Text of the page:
Today, Haemophilia Scotland joined Hepatitis Scotland and representatives from Waverley Care and several NHS Hepatitis Services, the Scottish Drugs Forum and the Hepatitis C Trust, to launch World Hepatitis Day in St Enoch’s Square, Glasgow.
Scottish organisations are working together, though HepCScot, to raise awareness about Hepatitis C and encourage people to consider getting tested. The launch attracted coverage from the BBC and in the Metro. Buses advertising the HepCScot campaign are now hitting the streets of Scotland too.
Dan Farthing-Sykes, Haemophilia Scotland CEO, said,
The HepCScot message about testing is particularly important this year. The only recommendation of the Penrose Report was that “the Scottish Government takes all reasonable steps to offer an HCV test to everyone in Scotland who had a blood transfusion before September 1991 and who has not been tested for HCV.” We are concerned that if there is anyone with a mild bleeding disorder who has been lost to follow up then they should be offered a test. The only way to achieve that might be through raising awareness though initiatives such as HepCScot.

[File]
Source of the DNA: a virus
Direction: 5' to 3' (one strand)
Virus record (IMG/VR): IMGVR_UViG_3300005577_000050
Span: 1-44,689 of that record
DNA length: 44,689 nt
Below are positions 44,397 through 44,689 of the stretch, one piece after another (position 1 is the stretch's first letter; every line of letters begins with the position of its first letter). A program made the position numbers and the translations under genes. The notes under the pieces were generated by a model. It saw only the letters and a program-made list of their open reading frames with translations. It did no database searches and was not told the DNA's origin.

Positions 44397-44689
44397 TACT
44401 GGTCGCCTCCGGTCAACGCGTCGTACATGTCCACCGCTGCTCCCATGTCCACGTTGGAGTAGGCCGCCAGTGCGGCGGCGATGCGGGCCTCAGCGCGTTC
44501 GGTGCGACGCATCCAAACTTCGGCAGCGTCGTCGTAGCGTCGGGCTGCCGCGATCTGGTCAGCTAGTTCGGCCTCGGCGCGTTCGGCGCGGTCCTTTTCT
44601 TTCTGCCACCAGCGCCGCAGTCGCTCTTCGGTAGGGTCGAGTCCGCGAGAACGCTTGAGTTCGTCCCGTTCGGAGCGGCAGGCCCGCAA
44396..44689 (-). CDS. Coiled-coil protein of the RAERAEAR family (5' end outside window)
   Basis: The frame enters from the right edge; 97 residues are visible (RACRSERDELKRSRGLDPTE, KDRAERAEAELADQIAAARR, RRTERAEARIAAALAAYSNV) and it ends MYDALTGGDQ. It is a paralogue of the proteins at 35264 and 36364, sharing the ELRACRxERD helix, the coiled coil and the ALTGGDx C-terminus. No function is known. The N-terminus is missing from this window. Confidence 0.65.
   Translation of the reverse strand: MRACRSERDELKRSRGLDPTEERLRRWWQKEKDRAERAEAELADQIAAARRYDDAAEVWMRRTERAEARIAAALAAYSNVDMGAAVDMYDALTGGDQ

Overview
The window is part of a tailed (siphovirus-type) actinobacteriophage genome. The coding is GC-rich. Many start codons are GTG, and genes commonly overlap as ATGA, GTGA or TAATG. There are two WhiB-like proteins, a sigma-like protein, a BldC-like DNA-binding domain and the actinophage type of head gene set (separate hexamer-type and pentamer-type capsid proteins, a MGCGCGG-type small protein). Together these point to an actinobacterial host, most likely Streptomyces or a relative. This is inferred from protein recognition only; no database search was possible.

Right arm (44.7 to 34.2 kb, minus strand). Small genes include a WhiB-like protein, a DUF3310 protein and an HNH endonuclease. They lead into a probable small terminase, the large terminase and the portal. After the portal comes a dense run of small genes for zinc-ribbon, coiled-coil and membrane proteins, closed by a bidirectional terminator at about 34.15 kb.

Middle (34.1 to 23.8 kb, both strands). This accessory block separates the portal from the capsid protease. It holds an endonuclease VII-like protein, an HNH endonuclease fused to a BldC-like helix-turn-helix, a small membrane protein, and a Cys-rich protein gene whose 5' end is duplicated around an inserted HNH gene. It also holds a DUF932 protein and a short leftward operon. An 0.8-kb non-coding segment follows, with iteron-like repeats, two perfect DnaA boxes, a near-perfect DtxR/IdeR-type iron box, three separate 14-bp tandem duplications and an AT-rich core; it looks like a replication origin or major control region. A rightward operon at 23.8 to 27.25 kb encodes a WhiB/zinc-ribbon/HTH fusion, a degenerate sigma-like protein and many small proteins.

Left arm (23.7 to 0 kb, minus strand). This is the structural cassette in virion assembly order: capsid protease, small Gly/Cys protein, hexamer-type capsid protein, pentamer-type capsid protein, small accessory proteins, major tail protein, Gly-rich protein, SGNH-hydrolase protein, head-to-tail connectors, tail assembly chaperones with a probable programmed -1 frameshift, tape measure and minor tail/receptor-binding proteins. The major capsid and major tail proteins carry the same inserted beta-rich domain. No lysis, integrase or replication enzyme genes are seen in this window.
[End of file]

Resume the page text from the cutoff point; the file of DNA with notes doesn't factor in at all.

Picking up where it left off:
For people with a bleeding disorder and Hepatitis C, liver disease is now the number one killer. That is why it is so important that everyone who was state infected with Hepatitis C have immediate access to the new Direct Acting Antiviral treatments. The Scottish Government has accepted their moral responsibility to those affected by the contaminated blood disaster. We are pleased that Shona Robison MSP, Cabinet Secretary for Health, Wellbeing, and Sport, has already made it clear that she believed it is very important for state infected people to have access to the new treatments if they are clinically suitable. We now need to set a realistic target for treating all those infected by the state as soon as possible.